The school itself was located in the 11 arrondissement (fairly central) and close to numerous ‘hipster’ and trendy areas. I chose to live in the 5th arrondissement, and in retrospect the commute was a hassle. I chose the 5th as on paper, when researching Paris out of Australia, it sounded like a (possibly overly) safe and rather posh area, whilst still attracting the young.
I did love that area, but felt the distance to school (35 min by metro) was an effort. The school building was lovely on the outside but nothing special on the inside. It was completely functional, had a great community feel and it did hold some great parties. Another bonus was a subsidised cafeteria, where students could get a huge lunch (choice of main/ entre/ drink or dessert) for ~4 euro. Unheard of. It was also a great hangout for getting to know other students and socialising.
The teaching methods and quality of education at ESCP were solid. Just like anywhere there were some standout lecturers, who really impressed, and others who were pretty much what you would expect. None were a disappointment. Class engagement was good in most classes, case-based study methods were common (using cases sourced from Ivy League schools) – these are some of the things that appealed to me. I also enjoyed that class sizes were much smaller than at QUT (20 to 40 people was common). I would highly recommend this school to students interested in finance. I honestly enjoyed all of my classes.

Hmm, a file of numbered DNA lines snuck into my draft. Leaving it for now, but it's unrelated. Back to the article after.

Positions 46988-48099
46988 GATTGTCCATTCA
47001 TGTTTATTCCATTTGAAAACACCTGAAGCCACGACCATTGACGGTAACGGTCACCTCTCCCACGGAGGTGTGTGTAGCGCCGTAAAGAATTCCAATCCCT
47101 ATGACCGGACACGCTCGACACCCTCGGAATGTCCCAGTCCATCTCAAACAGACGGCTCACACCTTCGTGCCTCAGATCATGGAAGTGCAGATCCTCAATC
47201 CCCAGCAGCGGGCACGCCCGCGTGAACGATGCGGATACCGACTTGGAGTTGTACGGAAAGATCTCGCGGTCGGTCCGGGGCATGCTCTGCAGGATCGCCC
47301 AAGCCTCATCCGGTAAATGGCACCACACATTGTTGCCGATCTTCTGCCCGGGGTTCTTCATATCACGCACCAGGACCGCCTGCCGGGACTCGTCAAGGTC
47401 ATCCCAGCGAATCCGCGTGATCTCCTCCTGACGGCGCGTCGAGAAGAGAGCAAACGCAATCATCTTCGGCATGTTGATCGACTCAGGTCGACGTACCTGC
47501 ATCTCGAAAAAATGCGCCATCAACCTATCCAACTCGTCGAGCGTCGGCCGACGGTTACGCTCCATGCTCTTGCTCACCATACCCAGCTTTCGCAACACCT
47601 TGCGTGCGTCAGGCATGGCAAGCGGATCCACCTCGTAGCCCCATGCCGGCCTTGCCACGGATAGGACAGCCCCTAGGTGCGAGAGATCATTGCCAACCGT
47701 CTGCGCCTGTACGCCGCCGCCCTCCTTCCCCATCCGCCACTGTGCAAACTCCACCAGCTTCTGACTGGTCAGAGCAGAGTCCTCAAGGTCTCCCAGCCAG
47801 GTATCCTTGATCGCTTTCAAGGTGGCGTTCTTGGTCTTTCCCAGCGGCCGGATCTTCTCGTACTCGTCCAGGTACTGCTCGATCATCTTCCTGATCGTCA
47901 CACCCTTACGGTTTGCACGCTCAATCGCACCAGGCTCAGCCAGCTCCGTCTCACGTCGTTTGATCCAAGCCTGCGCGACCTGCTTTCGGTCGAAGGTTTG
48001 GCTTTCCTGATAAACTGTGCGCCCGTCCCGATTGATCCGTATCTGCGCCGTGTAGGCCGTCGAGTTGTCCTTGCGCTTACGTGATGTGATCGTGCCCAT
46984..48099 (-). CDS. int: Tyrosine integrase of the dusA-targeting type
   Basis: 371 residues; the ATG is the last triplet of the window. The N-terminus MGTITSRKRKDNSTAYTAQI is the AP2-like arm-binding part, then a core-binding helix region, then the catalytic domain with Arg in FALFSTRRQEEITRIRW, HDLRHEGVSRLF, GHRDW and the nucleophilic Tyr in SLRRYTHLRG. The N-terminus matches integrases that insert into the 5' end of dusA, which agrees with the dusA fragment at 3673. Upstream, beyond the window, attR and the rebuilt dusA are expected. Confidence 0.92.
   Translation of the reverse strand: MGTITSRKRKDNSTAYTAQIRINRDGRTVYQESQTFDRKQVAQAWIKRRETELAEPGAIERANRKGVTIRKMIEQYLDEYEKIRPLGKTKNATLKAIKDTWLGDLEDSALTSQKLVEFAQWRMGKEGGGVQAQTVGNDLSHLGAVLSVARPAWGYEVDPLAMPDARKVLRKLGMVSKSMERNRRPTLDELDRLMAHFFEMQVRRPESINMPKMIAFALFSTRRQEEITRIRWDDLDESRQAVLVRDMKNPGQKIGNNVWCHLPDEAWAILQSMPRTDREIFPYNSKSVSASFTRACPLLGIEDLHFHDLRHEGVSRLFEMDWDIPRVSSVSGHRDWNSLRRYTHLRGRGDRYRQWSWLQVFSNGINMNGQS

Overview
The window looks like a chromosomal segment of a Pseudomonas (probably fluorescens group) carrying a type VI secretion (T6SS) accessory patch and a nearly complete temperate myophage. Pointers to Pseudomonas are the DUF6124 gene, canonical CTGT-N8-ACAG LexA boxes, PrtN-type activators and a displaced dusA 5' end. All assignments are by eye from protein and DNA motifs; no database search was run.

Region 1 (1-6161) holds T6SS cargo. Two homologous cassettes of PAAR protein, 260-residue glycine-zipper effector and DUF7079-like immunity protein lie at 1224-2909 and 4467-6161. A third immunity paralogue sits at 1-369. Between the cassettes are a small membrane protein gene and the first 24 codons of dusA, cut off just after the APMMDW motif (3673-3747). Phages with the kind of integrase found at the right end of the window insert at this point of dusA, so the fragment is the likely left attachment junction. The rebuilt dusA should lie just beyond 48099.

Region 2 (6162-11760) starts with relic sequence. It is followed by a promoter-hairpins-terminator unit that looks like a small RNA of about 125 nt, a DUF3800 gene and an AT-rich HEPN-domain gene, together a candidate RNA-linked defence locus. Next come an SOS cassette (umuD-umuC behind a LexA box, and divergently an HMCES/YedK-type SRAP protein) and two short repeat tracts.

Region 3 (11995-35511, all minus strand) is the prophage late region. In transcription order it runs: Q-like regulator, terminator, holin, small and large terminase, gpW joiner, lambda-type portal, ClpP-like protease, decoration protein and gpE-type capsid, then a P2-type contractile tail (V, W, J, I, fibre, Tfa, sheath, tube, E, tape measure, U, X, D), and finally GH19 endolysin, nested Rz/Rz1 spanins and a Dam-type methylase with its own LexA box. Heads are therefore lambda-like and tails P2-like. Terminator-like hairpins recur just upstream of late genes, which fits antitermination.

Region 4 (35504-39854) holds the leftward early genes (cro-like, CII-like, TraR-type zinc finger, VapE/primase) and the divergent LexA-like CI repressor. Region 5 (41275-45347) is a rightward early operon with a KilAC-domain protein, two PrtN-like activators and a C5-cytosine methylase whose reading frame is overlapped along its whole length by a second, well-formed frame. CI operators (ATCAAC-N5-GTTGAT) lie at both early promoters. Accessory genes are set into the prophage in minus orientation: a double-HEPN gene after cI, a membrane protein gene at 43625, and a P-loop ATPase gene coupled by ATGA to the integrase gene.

My favourite classes were the Derivatives & risk management class (outstanding professor), and the Valuation class (great professor and particularly interesting and beneficial content). On the downside, grading of some professors seemed a little bit arbitrary to me, but overall I was content with my results. The only other frustrating thing was paperwork. There was a lot of it, and not just at school. France loves bureaucracy.
I took all my classes in English, however French classes were an option. The workload was heavy, I did 6 subjects each semester (two of which were half-units) and there were often weekly homework/assignments involved. To do well you had to attend to them. I felt there was a lot more ongoing assessment than at QUT, which I personally did not mind as it forced me to stay on top of the material covered.